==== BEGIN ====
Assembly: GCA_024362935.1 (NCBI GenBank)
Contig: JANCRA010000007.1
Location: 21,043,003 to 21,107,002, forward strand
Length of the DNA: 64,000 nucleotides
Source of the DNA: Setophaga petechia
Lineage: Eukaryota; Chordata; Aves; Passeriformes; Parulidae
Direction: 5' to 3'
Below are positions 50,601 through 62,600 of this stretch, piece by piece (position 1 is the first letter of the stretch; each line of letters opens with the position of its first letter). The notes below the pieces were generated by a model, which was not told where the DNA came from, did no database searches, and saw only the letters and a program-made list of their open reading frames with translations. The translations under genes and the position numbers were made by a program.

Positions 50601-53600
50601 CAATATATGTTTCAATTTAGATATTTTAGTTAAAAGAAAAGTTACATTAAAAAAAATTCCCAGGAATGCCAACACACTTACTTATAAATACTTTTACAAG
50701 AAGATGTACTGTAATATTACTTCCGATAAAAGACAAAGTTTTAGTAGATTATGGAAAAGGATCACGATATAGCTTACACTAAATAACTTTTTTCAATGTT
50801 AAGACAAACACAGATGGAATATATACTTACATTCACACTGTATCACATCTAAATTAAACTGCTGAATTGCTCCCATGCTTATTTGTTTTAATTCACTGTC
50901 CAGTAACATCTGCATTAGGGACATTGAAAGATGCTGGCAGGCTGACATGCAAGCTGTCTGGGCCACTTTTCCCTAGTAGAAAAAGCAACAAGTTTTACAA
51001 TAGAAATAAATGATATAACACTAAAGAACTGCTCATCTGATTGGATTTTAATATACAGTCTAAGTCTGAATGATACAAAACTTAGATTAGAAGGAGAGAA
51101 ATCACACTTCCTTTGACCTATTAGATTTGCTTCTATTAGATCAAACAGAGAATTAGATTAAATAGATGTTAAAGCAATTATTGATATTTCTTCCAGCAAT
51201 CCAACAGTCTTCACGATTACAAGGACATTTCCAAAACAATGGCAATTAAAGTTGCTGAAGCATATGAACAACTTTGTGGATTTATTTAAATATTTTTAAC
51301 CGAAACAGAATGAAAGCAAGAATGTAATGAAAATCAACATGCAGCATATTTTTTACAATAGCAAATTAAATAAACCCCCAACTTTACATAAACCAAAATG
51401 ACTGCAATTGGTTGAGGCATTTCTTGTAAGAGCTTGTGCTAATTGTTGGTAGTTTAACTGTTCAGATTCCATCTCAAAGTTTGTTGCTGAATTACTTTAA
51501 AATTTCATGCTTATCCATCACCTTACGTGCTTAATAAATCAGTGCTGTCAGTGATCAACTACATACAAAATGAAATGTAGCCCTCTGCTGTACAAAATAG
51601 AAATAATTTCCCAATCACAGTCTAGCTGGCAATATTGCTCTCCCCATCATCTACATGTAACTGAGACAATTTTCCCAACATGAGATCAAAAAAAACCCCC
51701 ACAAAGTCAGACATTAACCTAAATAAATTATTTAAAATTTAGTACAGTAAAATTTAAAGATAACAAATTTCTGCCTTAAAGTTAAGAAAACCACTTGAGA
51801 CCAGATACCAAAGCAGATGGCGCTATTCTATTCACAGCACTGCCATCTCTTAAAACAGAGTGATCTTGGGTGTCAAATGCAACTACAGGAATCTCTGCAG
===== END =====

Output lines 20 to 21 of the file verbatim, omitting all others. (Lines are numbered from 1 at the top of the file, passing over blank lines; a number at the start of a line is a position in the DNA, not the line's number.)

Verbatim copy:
51601 AAATAATTTCCCAATCACAGTCTAGCTGGCAATATTGCTCTCCCCATCATCTACATGTAACTGAGACAATTTTCCCAACATGAGATCAAAAAAAACCCCC
51701 ACAAAGTCAGACATTAACCTAAATAAATTATTTAAAATTTAGTACAGTAAAATTTAAAGATAACAAATTTCTGCCTTAAAGTTAAGAAAACCACTTGAGA